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2010 Deep Sea Coral Cruise - west coast
Mission info 2007 Nancy Foster Cruise
 

Deep-Sea Corals and the Changing Chemistry of the Sea

Adrienne Sutton
National Academies Postdoctoral Associate, NOAA Pacific Marine Environmental Laboratory

Most of the ocean is dark and cold. Some organisms have adapted to the extreme conditions of the deep ocean, but the vast majority of marine life exists in the sunlit and relatively thin upper layer of the ocean. At the bottom edge of that thin layer are deep-sea corals. A lesser-known group of coral in comparison to their tropical relatives, deep-sea corals provide habitat that supports rich ecosystems along rocky bottom continental shelves, slopes, and seamounts. Deep-sea corals are diverse, slow-growing, fragile, and have adapted to living at the threshold of the deep sea. However, as the chemistry at this threshold changes, it is uncertain whether deep-sea corals and the ecosystems they support will be able to adapt.

deep sea coral.
The extreme conditions of the deep sea include a distinctive carbon chemistry that seawater accumulates over an approximately 1000-year journey. This journey begins at the poles where surface ocean waters become cold and dense, and then sink where they merge with deep ocean currents. While traveling at depth throughout the oceans, deep-ocean waters accumulate organic matter (mostly dead plankton) raining down from the surface waters above and the products of respiring that organic matter. Carbon dioxide is one of the products of respiration and reacts with seawater to reduce the pH and the concentration of carbonate ions.

Calcium carbonate minerals are the chemical building blocks of many marine organisms. Shellfish, coral, and many types of plankton all extract calcium carbonate from seawater to form their shells and skeletons. The lack of these building blocks is another important chemical signature of the deep ocean, and we call the depth where this change in chemistry occurs in the ocean the "saturation horizon". Above this saturation horizon, the water is supersaturated with these minerals, meaning it has abundant building blocks for marine organisms to build their skeletons and shells. This is where most deep-sea corals live. Below that horizon, the deep ocean water is undersaturated with these minerals making it more difficult for organisms to build their skeletons and shells, and in some areas of the deep ocean, skeletons and shells dissolve.

deep sea coral.
The giant cup coral (Desmophyllum dianthus) amidst the arms of crinoids (Florometra serratissima) (Photo: OCNMS)
In addition to the natural accumulation of carbon dioxide in the deep ocean, the ocean is now exposed to a new source of carbon dioxide: fossil fuel burning and deforestation. Over the past two and a half centuries, the oceans have absorbed at least a quarter of the carbon dioxide humans have emitted into the atmosphere. The chemical response to carbon dioxide in the surface ocean is the same as in the deep ocean (more carbon dioxide = reduced pH and carbonate ions), and the term given to this response to carbon dioxide emissions is "ocean acidification".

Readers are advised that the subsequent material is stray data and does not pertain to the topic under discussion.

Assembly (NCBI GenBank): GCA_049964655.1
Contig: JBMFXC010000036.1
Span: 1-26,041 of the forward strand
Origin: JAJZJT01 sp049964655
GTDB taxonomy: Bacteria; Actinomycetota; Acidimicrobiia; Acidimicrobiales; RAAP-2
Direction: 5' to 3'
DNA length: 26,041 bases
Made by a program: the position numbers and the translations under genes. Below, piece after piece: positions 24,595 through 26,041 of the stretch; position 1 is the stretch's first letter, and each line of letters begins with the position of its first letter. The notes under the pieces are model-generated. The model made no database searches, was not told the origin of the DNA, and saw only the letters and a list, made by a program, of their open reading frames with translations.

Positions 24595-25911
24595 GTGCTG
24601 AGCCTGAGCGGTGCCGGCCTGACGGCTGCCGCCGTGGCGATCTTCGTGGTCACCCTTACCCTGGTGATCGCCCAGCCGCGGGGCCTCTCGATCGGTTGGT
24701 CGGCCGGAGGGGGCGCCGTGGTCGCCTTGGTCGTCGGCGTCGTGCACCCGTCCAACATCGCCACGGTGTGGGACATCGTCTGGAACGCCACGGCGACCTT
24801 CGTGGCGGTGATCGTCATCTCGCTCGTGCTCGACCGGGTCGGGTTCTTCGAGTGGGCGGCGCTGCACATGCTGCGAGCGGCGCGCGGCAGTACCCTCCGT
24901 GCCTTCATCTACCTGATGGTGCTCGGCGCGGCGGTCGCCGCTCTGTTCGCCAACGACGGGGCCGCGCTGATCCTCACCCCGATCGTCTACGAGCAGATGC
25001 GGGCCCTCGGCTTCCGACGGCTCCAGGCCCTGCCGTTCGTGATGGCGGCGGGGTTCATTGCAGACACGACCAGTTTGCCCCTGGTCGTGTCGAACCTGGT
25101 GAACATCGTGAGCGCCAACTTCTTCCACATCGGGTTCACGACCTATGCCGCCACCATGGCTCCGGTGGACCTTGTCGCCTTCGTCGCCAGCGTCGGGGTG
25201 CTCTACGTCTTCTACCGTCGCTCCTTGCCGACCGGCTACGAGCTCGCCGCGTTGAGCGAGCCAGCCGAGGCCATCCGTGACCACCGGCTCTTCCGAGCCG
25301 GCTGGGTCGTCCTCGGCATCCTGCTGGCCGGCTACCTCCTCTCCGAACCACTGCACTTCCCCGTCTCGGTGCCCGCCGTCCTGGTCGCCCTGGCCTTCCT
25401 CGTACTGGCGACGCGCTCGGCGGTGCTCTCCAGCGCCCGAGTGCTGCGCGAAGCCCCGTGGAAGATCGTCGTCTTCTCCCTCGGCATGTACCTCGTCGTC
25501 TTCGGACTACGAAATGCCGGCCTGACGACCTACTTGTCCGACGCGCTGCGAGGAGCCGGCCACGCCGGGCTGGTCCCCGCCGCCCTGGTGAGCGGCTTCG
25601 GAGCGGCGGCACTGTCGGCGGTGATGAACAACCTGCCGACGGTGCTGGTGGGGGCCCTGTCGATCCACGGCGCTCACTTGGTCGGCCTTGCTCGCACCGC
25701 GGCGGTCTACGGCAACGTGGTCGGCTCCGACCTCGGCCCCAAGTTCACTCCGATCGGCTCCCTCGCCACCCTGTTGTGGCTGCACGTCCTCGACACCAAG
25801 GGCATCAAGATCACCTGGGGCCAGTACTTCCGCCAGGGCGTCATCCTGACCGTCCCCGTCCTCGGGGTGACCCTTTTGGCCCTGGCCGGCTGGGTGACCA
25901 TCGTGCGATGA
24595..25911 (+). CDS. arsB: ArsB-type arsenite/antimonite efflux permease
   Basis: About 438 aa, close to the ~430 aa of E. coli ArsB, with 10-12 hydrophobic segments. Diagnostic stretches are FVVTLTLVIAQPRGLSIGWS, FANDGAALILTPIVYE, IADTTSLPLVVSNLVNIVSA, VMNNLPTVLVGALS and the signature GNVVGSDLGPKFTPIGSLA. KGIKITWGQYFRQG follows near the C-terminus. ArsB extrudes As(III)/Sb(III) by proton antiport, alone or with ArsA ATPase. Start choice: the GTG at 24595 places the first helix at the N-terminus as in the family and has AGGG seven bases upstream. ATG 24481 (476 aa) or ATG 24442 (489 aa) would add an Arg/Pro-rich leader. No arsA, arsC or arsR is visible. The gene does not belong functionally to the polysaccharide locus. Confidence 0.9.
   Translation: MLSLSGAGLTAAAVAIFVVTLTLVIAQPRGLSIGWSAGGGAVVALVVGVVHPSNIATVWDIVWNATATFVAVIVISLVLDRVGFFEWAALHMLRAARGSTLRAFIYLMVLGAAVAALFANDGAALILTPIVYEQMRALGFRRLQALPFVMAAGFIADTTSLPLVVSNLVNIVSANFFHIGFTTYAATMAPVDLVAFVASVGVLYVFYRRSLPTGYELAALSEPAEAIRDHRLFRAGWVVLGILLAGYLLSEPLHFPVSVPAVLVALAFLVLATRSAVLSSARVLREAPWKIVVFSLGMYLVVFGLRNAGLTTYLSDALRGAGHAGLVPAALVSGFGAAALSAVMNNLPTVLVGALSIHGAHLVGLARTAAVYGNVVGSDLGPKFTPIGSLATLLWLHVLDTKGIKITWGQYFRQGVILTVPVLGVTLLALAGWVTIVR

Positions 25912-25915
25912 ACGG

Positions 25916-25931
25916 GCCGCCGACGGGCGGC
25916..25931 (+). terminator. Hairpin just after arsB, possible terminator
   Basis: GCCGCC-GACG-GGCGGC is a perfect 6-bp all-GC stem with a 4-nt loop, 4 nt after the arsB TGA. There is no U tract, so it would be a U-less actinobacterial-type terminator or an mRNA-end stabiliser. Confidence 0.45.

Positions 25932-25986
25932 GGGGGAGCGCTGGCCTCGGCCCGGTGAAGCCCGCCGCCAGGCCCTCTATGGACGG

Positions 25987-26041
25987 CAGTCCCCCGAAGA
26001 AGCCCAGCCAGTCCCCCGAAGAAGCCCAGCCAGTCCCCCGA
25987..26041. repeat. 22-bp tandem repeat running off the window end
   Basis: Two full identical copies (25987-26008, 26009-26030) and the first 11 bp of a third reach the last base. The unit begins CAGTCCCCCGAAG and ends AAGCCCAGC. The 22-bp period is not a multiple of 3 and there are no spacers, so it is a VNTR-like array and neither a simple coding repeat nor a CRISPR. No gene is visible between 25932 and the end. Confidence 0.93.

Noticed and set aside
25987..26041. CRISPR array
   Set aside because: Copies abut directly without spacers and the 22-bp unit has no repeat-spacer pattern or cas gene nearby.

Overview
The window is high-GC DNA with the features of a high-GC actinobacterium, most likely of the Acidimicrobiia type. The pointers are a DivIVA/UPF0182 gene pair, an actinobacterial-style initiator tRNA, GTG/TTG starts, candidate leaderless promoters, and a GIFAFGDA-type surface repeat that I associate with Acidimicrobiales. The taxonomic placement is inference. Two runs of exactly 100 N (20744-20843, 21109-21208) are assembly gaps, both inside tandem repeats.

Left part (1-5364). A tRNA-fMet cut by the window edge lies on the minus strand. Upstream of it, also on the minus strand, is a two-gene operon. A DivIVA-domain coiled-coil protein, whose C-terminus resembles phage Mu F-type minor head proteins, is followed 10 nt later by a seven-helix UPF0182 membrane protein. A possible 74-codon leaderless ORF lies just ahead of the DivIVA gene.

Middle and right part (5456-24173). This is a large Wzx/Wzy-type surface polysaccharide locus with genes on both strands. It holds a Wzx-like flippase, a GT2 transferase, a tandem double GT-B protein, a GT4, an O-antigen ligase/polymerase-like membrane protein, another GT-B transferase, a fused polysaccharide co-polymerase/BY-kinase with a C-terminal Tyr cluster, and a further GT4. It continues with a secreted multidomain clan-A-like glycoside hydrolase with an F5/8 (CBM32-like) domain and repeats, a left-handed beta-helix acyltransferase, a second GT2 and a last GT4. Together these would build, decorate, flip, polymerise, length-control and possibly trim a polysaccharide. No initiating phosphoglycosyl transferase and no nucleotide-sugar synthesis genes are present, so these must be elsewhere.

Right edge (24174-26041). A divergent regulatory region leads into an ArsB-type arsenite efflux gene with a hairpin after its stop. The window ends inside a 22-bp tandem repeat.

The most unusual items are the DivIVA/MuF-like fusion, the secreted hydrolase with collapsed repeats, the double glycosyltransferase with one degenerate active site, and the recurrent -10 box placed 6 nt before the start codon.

How will ocean acidification impact marine life? There is evidence that the current habitat of shell and skeleton-building organisms, the thin upper layer of the ocean that is supersaturated with calcium carbonate minerals, will shrink as the ocean continues to absorb carbon dioxide from the atmosphere. In other words, the saturation horizon will become shallower. Some models predict that the saturation horizon for aragonite, the form of calcium carbonate deposited by many deep-sea coral to build their skeletons, will reach the surface in large expanses of the ocean by mid-century if fossil fuel emissions continue their current trajectory.

deep sea coral.
Living colonies of the hydrocoral Stylaster sp. (Photo: OCNMS)
Most deep-sea corals already live at the bottom threshold of the saturation horizon, and there are many questions as to how they will be impacted if inundated by undersaturated waters in the future. For example, since most deep-sea corals already live near this threshold, are they exposed to intermittent currents that bring waters undersaturated in calcium carbonate up from the deep ocean? If so, will deep-sea corals possess a natural capacity to adapt to undersaturated waters? Or are deep-sea corals already living at the edge of suitable habitat? And if so, will deep-sea corals struggle to build their calcium carbonate structures as the saturation horizon moves into shallower waters? The answers to these questions are critical to understanding our deep sea ecosystems and how the services they provide may change over time. With most of the ocean unexplored, it is likely every expedition will bring new discoveries and insights into the lives of deep-sea creatures and how they may respond to impacts from above.

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